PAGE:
Unbiased reviews of new vinyl releases, audiophile reissues, and more

Tuesday, August 24, 2010

The Horace Silver Quintet: Song For My Father -- Music Matters 45 RPM Vinyl

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Music Matters continues their Blue Note jazz reissue program with the release of Horace Silver's 1965 classic, Song for My Father.  Recorded with two entirely different quintets over three sessions from 1963-1964, this album became Silver's most successful--and the title track, recorded during the final session, established itself as his signature song. The opening piano riff would also become instantly recognizable to an additional generation as the opening melody of Steely Dan's, Rikki Don't Lose That Number.


The Packaging
The two slabs of 45 RPM cut vinyl arrived clean, flat, and played quietly throughout. The gatefold cover featuring a shot of Silver's father has such a beautiful gloss and such rich hues, that I wouldn't be surprised if more than a few requests are made for additional covers--as this one is undoubtedly suitable for framing. Inside the gatefold, you'll find the usual stunning collection of Francis Wolff session photography.

The Restoration
The title cut from this recording has been plagued by a speed problem on every issue of this album on LP and cd--except for the initial stereo and mono pressings. According to Joe Harley of Music Matters, the original tape was lost early on and each and every surviving copy suffers the now-familiar warbling piano sound on the first track. Already having worked wonders on titles such as Eric Dolphy's Out to Lunch, Harley and his partner, Ron Rambach were determined to find a solution to this warbling issue for their reissue of this classic title as well.

Though mastered and cut by the usual veteran team of Steve Hoffman and Kevin Gray, Harley and Rambach specially commissioned Jamie Howarth of Boulder’s Airshow Mastering, who had invented a new audio restoration system, entitled the “Plangent Process," to work solely on the title track. And after many hours of work, they felt that he had made a major improvement. In order to accomplish this restoration, the track had to be transferred to 24/96 digital, while the remainder of the album remained all analog.

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(Horace Silver, 1964)


























The Sound
I pulled out my original Rudy Van Gelder-mastered Blue Note mono vinyl, and the original cd (mastered by Ron McMaster) to compare to this new 45 RPM edition. Upon playing the McMaster cd, the warbling piano is immediately apparent on the title cut--and the sonics, which come off as lacking detail and ambiance, simply aren't worth comparing to either the original mono vinyl or the Music Matters 45. And while the original mono doesn't have the speed fluctuation issue and is a very good sounding record--with an extended top end and great room ambiance, this Music Matters 45 takes a great sounding record--and as they've done with virtually every release, found a way to make it sound even better.  As for the speed issue on the title cut, it's greatly improved over the McMaster cd, and all but those who are the most sensitive to such fluctuations should hardly notice it at all on this new reissue.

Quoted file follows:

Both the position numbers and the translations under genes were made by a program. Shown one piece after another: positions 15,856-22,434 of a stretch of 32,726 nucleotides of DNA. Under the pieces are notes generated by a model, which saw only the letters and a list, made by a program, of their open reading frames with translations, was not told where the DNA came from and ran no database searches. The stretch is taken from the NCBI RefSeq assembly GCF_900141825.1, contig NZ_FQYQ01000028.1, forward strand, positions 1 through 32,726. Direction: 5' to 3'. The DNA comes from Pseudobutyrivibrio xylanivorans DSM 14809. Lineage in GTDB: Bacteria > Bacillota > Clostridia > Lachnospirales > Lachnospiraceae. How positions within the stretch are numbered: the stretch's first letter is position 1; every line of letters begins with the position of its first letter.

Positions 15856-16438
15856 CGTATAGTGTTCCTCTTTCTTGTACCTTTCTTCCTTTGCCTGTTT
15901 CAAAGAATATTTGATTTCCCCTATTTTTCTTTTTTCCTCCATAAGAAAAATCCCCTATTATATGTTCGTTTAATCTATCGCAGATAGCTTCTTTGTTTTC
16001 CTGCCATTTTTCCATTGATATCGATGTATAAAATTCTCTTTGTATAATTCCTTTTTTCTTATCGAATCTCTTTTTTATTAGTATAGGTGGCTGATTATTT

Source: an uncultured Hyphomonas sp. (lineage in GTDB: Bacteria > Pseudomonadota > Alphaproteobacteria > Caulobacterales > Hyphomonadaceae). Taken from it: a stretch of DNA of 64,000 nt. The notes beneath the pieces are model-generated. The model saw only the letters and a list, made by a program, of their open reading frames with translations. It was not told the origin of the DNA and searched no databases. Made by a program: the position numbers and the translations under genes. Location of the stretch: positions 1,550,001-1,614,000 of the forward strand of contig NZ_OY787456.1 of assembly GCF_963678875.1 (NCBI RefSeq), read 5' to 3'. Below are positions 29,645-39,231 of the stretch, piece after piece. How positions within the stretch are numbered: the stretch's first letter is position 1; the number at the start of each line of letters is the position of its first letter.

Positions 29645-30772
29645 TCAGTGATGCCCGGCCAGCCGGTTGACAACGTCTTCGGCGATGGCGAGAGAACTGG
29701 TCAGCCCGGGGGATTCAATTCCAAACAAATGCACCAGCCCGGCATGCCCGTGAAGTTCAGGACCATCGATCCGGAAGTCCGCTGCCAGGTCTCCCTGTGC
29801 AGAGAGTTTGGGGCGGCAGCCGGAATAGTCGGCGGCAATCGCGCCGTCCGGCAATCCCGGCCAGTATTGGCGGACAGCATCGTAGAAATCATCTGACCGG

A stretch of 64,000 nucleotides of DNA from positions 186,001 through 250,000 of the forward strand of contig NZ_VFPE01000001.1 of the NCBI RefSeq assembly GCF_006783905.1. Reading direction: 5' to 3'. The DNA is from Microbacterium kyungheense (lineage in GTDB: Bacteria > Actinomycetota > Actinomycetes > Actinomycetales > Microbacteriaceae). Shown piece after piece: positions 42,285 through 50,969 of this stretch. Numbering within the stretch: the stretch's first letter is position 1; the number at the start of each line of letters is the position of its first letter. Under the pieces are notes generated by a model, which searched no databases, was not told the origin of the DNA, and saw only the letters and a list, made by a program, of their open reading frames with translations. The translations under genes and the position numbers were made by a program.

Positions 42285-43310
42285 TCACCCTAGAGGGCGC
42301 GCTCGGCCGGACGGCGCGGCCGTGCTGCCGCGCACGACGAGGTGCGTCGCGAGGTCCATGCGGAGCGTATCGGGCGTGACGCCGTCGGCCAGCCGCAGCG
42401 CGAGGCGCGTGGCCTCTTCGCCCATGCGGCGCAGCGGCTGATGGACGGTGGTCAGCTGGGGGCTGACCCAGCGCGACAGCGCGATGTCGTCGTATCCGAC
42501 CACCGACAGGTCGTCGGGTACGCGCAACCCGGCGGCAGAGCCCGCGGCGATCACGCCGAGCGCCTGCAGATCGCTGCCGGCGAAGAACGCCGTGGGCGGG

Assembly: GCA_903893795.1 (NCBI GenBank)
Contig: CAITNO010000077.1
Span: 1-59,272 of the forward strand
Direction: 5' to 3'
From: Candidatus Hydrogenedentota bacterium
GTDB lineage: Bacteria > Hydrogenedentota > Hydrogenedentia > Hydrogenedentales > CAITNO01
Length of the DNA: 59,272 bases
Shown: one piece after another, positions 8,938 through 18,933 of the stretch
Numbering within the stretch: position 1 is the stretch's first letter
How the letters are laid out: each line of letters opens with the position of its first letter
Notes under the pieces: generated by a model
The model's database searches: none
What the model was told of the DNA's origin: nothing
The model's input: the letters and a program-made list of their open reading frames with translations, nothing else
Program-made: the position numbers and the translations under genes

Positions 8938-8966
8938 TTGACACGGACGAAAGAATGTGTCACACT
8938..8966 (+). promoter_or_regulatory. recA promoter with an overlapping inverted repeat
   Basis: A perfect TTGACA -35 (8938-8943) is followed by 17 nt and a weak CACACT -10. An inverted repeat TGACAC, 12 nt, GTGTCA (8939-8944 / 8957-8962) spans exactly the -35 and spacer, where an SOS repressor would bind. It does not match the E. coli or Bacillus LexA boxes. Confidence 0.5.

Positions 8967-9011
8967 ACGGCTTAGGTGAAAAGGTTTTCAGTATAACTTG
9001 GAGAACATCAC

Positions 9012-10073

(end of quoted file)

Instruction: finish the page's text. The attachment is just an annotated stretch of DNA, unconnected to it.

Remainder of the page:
As on virtually all Music Matters releases, it isn't just the dynamics, but the incredible detail that comes from the 45 RPM mastering that delights the ears--and on the title track, the surprise comes at the end when bassist Teddy Smith plays the melody one last time, and sounds so realistic that you could swear you're in Van Gelder's studio and Lyndon Johnson is still president. The record is generally marked by excellent sonics throughout, except for the final cut, Lonely Woman, which shows the limitation of the recording, with Silver's piano having a tendency to sound a bit "boxy" or distorted at times.  By the time Van Gelder recorded these sessions, he was recording directly to two track tape. And for those who have only heard the mono, Que Pasa is particularly satisfying in stereo.  Although he only makes a short appearance on this song, Joe Henderson's tone is as realistic as I have heard the saxophone sound and is a real standout on this pressing compared to the original mono vinyl.


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(Horace Silver Quintet, Song For My Father--inner gatefold photos)




















The Joe Henderson-penned romp, The Kicker, stays closest to the traditional hard bop formula of any of the tunes on the record and might be the most entertaining listen. Teddy Smith's strong bassline and Joe Henderson's tenor sax fill the room with a realism that simply isn't heard on the other versions of this record. Carmell Jones' blistering trumpet, Roger Humphries' percussion, and Silver's piano all stay together and this pressing allows you to turn it up as loud as you want without a hint of distortion. Jones and Henderson are the true stars of this performance and the 45 RPM format allows them to shine as they haven't on other versions of the record.


Conclusion
This Music Matters 45 RPM reissue has an overall weightier sound and lacks the top end boost and compression that was favored by Van Gelder. What results is a smoother tone, that is full of detail and dynamics, and an ambience created by the natural decay of notes that seem to hang in the air  before you. If you're a fan of this record, you won't find a better sounding version. And if you're not a subscriber to the Music Matters series, get this one while you can.


Highly Recommended

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1 comments:

Anonymous said...

I love this record, and am also blown away by the Music Matters reissue. I was glad to see you mention the piano distortion on "Lonely Woman" -- I was worried there was something wrong with my turntable. That is just a beautiful tune though.

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